number of years past in the back part of the
town of Montville, a hermit of the name of Bar-
rett. He has dwelt in a cave, the work of his
own hands, dug in the bank of a small river, and
carefully secured at the entrance- against the
intrusion of wild beasts, by a large log,-suffi-
ciently hollow to admit of his entering. He
rejects every kind of luxury which may be offer-
ed him, the fruits of the earth that grow sponta.
neously in the woods around him being his only
food ; water from the 'limpid stream his only
drink. Since his retirement from the world he
ihas copied the bible twice, oace on paper and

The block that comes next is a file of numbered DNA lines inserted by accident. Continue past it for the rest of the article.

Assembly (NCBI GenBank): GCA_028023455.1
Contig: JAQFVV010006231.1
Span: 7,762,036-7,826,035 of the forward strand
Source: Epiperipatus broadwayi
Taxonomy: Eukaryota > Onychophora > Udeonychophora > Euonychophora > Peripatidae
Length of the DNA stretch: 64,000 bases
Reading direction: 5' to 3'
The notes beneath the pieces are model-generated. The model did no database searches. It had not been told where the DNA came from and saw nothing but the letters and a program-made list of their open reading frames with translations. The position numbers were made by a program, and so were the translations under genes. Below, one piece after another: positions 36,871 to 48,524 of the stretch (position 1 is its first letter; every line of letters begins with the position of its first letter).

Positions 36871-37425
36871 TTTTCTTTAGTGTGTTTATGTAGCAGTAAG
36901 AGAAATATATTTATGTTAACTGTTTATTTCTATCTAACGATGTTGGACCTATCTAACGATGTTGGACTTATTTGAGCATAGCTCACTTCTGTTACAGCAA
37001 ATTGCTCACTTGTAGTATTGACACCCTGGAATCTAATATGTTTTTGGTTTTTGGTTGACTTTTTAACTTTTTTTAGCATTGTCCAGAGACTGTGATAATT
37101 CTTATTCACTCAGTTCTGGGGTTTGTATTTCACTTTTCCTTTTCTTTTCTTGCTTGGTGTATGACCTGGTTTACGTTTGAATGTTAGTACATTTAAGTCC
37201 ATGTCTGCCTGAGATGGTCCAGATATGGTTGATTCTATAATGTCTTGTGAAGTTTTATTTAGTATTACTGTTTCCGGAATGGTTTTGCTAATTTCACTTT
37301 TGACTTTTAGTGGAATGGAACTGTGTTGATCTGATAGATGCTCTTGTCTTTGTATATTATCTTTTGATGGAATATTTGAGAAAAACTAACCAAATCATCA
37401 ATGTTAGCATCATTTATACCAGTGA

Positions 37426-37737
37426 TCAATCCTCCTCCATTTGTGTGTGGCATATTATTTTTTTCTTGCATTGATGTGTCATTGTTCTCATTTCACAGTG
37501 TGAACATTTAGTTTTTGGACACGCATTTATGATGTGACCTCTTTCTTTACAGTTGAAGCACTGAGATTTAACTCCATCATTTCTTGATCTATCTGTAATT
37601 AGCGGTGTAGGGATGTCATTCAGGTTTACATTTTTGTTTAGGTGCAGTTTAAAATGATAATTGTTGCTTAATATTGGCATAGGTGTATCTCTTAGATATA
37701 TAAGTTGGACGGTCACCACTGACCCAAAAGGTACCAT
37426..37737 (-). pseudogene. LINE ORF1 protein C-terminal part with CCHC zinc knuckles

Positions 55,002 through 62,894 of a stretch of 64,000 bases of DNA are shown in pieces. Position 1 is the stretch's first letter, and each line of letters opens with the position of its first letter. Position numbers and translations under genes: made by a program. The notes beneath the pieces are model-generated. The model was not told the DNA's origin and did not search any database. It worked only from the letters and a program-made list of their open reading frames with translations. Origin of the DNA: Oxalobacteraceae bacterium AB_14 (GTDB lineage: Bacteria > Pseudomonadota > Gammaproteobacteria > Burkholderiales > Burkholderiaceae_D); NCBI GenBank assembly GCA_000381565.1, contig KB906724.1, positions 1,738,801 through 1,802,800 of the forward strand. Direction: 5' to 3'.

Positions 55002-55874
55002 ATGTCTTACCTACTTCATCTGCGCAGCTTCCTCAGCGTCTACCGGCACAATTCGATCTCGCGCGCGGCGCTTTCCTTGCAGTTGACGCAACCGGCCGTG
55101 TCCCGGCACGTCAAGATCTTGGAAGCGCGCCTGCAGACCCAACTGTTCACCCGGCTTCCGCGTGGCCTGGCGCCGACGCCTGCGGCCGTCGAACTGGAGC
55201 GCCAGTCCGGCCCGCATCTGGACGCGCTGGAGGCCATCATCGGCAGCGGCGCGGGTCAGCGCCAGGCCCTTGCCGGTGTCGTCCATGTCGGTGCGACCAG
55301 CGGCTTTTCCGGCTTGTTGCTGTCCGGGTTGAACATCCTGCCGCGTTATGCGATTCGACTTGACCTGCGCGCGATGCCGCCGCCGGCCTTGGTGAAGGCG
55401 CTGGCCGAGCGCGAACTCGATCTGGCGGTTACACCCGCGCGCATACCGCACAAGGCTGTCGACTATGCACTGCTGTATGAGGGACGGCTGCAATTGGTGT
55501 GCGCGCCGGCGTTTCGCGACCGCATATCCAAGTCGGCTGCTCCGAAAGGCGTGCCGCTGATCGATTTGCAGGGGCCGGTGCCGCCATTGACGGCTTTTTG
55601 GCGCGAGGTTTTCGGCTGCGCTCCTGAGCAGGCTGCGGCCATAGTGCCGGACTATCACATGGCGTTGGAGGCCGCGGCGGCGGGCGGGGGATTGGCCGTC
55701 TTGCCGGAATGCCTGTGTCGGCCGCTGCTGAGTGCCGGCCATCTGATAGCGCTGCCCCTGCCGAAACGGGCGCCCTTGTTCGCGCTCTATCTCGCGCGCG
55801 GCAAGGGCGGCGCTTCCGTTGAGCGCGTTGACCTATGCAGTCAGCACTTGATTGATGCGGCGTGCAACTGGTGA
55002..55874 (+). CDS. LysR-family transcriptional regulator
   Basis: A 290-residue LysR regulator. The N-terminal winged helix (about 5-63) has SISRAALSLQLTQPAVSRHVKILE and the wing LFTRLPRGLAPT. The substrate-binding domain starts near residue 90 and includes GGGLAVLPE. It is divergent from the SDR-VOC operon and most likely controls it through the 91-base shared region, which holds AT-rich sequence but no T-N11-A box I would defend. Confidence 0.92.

once on the bark of the birch tree. About a
year since he moved from his cave in Y3ontville
ihrther into the woods, the country having be
come so much settled around him that he was
frequently annoyed by visitors. He was.the son
ofa respectable farmer in Massachusetts, who
obliged him to marry a woman he disliked, hav-
ng previously formed an attachment to another.
He lived with his wife but a short time, when'
t is said, rather than endure the society of her
ie could not love, he determined to forsake the
vorld and its pleasures, and secretly left his nd-
ive town for Maine, and teok up his abode in
he wilderness.--N. Y.'Statesman.
BoN MOT. At a late trial before the Superior
Court in this county, some of the witnesses, in
ourse of examination, had occasion to say that a
certain man was a sog or stupor. The attornies
ot understanding the phrase, were very inquis-
iive to know what stupor meant. A.t length an
honest farmer was called on the stand, and asked
he usual question of the situation of the patient.
'he answer was that he lay in a kind of stu-